Most of the members of the general public who were adults and employed, or who were retired, tended not to know what “artificial intelligence” was, despite the fact that one of them was a front-desk worker for a telecommunications company and another had recently been working for a popular internet café. Those who said that they knew what it was, referred to robots generally as examples of AI, although one person referred specifically to a “Honda robot prototype that feeds disabled people.” All of the people in this group said that they used Google regularly, while a couple also used Facebook. Only two of them said that they were aware that Google and/or Facebook used AI to control content and to learn about users, with one of them stating that both companies “are very tricky and subtle” in how they operate. When prompted, a third individual who had said he was “not sure” about big technology companies using AI added, “When I think about it, I always get adverts about things connected to cars and car parts, because this is what I usually look for online, I never get to see adverts about gluten-free foods.”

A 15-year-old student at a state school did not know what AI was and was unable to provide an example. When asked about whether she used Google or Facebook, she said that she did but admitted that she had no idea that these companies used AI to control content or to learn about users. Nonetheless, she did feel that there was a need to regulate social media because “a lot of people do things on there that don’t make sense.” Another student, also from a state school, said that she knew what AI was and suggested that an example would be a robot. She said that she was not aware that Google and Facebook used AI but believed that there was a need for regulations because “the advanced technology used in AI could be used for the wrong reasons.”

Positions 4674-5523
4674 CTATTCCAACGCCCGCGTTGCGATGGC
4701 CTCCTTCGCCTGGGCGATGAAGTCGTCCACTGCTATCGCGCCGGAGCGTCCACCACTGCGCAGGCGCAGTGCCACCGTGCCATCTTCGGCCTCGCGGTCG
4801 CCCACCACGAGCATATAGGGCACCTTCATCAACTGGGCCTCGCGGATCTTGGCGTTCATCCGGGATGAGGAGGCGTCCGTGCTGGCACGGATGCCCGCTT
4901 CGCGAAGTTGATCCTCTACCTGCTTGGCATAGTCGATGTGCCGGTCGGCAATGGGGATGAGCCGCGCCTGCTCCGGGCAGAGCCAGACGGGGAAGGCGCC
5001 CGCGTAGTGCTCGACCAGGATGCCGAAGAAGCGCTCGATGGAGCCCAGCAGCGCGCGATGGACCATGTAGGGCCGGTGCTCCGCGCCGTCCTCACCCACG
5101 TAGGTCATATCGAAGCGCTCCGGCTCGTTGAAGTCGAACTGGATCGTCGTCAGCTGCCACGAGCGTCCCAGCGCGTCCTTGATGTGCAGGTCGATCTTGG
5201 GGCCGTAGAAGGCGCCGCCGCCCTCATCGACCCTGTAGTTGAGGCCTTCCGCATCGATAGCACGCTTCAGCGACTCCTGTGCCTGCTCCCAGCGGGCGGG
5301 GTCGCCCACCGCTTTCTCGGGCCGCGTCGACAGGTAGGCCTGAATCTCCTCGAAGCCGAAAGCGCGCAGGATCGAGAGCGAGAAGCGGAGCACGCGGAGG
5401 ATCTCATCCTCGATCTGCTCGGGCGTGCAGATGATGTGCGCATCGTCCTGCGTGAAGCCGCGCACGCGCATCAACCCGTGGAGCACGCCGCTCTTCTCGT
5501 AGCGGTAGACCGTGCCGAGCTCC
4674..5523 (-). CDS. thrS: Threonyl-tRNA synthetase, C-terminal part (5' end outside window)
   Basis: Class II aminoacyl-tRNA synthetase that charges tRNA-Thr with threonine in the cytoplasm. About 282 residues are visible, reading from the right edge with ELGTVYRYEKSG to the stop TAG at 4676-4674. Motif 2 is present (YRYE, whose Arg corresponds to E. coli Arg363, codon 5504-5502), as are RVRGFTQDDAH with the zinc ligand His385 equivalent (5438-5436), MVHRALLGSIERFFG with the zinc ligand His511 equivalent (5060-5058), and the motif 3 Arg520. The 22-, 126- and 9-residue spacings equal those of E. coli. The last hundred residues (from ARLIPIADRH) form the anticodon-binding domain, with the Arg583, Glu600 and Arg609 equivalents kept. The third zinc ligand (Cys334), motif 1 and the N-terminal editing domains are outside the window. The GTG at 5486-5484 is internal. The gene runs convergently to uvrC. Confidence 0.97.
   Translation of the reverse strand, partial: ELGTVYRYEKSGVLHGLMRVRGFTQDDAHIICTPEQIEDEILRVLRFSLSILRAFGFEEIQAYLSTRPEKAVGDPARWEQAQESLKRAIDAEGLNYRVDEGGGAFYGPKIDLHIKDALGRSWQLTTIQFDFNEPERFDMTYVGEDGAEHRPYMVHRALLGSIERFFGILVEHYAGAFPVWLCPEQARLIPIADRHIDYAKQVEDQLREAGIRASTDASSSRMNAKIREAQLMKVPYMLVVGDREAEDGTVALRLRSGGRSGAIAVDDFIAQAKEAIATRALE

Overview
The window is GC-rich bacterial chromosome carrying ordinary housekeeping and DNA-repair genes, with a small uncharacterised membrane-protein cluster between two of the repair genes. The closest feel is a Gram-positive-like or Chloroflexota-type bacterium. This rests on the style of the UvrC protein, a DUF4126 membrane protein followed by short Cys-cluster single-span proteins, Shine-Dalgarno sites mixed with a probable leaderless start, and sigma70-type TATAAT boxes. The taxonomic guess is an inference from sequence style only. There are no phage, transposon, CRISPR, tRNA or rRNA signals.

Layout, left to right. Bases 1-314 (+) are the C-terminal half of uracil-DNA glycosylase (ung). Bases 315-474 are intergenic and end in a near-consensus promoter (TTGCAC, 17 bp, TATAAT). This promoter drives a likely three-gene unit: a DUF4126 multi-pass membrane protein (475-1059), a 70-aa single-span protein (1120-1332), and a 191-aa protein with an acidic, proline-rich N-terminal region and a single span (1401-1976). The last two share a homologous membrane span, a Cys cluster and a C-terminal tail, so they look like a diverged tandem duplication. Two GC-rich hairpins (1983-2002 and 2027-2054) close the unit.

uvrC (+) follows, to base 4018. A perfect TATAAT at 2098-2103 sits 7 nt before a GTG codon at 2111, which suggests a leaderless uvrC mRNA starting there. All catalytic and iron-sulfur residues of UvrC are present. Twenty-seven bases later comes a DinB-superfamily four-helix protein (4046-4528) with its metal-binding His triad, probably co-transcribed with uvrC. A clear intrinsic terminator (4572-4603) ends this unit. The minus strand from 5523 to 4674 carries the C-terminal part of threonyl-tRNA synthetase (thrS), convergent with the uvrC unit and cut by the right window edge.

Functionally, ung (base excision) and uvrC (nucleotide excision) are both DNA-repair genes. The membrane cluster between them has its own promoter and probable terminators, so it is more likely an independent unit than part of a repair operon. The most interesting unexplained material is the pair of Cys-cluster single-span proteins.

A third student, from a private international school, confidently stated that he knew what AI was and gave the following three examples: Google Assistant,[7] Siri[8] and Alexa.[9] He said that he used Google but not Facebook, and that he was very aware of how big technology companies control content and harvest information about users. He believed that there needed to be regulations and that technology companies should have the equivalent of internal audit departments to do this. He felt that such regulations should be applied only when necessary, for example, “if AI starts doing things it should not do,” but that otherwise it would be better not to tamper with it. He added, “In case one day AI gains control of itself, it will be necessary for humans to find ways to keep overall control, just in case learning machines go rogue and act against human interests.”

Representatives of institutions who agreed to respond to emailed questions were from the media, the public sector, a semi-autonomous agency and an educational institution. All of the individuals from this group knew what AI was. They used sentences such as “when computers think for themselves” or “machines/gadgets that are engineered to automate and ‘think’ like humans” or “machine intelligence – AI platforms having capacity to solve complex problems”. Four of them thought that AI was relevant for the Seychelles, in that the world was developing “in that direction” and that technology was everywhere and constantly advancing. Only one person did not think that AI was relevant for the Seychelles, since the country has a small population and it also has some unemployment. She felt that people would be displaced by AI and that “having a computer think for you, makes you lazy!”